William and Kate meet care leavers at London museum

The Duke and Duchess of Cambridge met adults in London who grew up without settled homes in their first public engagement of the year.

William, Kate Middleton

1/20/2022 2:05:00 AM

The Duke and Duchess of Cambridge met adults in London who grew up without settled homes in their first public engagement of the year.

The Duke and Duchess of Cambridge met adults in London who grew up without settled homes in their first public engagement of the year.

Taking their seats, Kate asked the experts: “From your experience what makes the difference between a young person succeeding after leaving foster care and when they do not.”Kate said she was concerned that without providing stable homes for children they risk being moved around and having to “tell their story again and again.”

The couple were said they also worried about the “consistency in care:”He said leaving care aged 16-years-old was “very traumatic”.She asked the 400m hurdler if it had affected his relationships.Women who had previously been in care then joined the couple in an ‘ice-breaker’ armed with three-foot long pencils.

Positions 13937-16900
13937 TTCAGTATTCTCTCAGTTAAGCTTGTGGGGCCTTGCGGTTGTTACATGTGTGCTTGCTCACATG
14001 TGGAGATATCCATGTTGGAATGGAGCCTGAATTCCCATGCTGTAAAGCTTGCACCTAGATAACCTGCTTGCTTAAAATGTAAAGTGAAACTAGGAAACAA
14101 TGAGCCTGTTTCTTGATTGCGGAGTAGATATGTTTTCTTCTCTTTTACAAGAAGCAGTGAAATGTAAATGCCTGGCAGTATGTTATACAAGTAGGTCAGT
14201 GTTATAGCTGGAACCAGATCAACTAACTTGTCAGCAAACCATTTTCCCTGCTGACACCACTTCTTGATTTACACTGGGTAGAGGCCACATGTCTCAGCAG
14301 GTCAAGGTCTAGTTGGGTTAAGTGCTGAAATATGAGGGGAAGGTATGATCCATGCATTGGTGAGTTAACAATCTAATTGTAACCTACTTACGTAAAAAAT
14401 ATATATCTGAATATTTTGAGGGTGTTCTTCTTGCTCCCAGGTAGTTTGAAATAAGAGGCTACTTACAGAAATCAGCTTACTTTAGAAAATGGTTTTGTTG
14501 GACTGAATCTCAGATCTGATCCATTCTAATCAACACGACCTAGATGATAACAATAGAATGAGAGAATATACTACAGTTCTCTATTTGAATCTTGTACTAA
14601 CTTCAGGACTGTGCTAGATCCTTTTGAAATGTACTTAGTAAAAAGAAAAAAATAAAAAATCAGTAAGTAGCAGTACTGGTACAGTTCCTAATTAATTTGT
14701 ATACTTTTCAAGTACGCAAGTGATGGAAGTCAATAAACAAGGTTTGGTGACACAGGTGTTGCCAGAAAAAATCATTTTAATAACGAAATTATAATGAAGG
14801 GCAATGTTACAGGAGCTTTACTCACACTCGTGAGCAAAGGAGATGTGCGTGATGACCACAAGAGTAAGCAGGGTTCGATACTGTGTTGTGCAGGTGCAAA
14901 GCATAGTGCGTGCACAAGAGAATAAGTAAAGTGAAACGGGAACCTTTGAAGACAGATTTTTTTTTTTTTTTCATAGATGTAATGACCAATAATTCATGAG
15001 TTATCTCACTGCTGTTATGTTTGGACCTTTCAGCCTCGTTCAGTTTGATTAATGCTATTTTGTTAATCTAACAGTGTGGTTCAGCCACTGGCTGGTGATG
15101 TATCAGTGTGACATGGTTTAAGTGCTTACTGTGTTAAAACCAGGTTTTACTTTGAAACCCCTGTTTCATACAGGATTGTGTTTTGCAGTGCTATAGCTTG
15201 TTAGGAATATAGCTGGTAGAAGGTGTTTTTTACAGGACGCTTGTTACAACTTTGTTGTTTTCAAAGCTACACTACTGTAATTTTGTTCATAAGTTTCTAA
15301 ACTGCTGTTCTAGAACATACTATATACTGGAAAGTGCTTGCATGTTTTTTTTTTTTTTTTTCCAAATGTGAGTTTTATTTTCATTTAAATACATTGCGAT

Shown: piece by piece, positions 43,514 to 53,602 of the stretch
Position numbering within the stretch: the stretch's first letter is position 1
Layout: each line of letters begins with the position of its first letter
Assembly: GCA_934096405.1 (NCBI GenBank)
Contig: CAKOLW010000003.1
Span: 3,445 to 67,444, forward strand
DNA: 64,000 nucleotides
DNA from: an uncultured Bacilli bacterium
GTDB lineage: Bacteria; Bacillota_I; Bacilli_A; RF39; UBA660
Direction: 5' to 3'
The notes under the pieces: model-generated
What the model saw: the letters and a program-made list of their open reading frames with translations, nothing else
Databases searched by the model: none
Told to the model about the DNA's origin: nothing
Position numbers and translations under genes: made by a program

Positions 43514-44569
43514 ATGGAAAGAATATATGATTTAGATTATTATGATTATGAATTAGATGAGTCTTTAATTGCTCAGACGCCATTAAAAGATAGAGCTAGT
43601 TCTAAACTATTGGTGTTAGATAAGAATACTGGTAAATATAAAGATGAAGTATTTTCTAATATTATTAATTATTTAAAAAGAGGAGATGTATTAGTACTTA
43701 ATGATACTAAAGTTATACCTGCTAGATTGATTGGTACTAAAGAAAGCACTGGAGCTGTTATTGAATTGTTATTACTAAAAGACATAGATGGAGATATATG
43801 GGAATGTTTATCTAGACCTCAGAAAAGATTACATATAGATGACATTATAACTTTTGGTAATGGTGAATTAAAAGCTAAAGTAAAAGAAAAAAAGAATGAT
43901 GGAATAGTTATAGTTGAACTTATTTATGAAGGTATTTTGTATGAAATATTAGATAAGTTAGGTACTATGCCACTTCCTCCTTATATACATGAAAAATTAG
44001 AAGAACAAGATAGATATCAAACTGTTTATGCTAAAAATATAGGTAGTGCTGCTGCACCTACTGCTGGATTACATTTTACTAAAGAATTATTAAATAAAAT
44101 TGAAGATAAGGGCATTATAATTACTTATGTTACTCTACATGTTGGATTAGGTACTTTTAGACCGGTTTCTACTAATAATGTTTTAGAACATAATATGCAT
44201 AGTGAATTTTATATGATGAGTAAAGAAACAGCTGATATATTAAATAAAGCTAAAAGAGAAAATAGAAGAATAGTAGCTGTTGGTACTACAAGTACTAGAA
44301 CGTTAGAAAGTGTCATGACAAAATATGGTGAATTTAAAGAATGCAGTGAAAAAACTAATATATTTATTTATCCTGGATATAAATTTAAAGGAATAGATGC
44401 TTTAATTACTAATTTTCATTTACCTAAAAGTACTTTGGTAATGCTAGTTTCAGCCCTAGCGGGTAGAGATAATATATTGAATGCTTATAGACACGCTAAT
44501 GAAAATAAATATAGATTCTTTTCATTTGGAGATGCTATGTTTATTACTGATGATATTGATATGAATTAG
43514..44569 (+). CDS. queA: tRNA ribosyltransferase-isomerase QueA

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Kate, who last year set up her Centre for Early Childhood, and Wills spoke with charity bosses who discussed homelessness, mental health impact and helping young people in care who fail or slip through the cracks. It was the couple’s first public royal outing of the year. PA Taking their seats, Kate asked the experts: “From your experience what makes the difference between a young person succeeding after leaving foster care and when they do not.” They heard about “challenges for young people” when they regularly move home and are sometimes exploited by the criminal world. William added: “If you keep moving a child around when they are an adult their relationships are so short and shallow.” Kate said she was concerned that without providing stable homes for children they risk being moved around and having to “tell their story again and again.” Will said: “That may become emotionally exhausting to tell the story again and again. We’ve had that in the mental health side of things, people end up on the street, go through hoops and hurdles, tell so many people in authority and nothing changes. “You have to get to them a lot earlier so they don’t have to keep doing this.” The couple were said they also worried about the “consistency in care:” Olympic hero runner Kris Akabusi, poet Lemn Sissay, and Allan Jenkins, editor of Observer Food Monthly, told the Duke and Duchess their experiences of growing up in care. Akabusi said: “I enjoyed the stability. It was a saviour for me”. He said leaving care aged 16-years-old was “very traumatic”. PA Kate replied: “You are petrified leaving for independence”. She asked the 400m hurdler if it had affected his relationships. Kris, with his distinctive laugh, replied: “Yes, but I am a loner.” He added: “Now aged 63 there is no stigma attached when I say I was brought up in care but there was a stigma when I was 16.” Women who had previously been in care then joined the couple in an ‘ice-breaker’ armed with three-foot long pencils. They drew on a canvas what they could see in front of them without looking down at the floor. Kate - who scored a master of arts degree in art history at St Andrew;s University - laughed out as she struggled with the artwork which had the look of a vast doodle when it was finished. Duke laughed and said: “I enjoyed it. The kids would really enjoy that.” Viewing their masterpiece, he added: “That’s beautiful.” Athlete Kris Akabusi said afterwards: “It is great to have so many vital resources for young people. PA “As a young person in care, to know people at the top are interested in your story and growth as an adult is very encouraging. “Hopefully they are not forgotten. Young people who were in care are over-represented in gangs, sex industry and crime, I hope society has not forgotten them as these children are in care throigh no fault of their ownnso it is great to have this infrastructure.” The Foundling Museum tells the history of the Foundling Hospital, the UK’s first children’s charity. It was founded in 1739 as a home for children whose mothers couldn’t keep or care for them. The Museum delivers training, mentorship programmes and creative projects, led and developed by contemporary artists, writers and musicians, to continue to use creative action to transform and improve the lives of care-experienced young people. It helps around 30 adults who grew up in care every year. The Tracing Our Tales is described as a unique programme which has been developed to equip care-experienced young adults from London boroughs with the skills to devise and deliver workshops at the Museum for family groups. The programme provides paid employment and valuable life skills, including public speaking, critical and creative thinking, and people management, as well as skills in art and creative expression. MORE ABOUT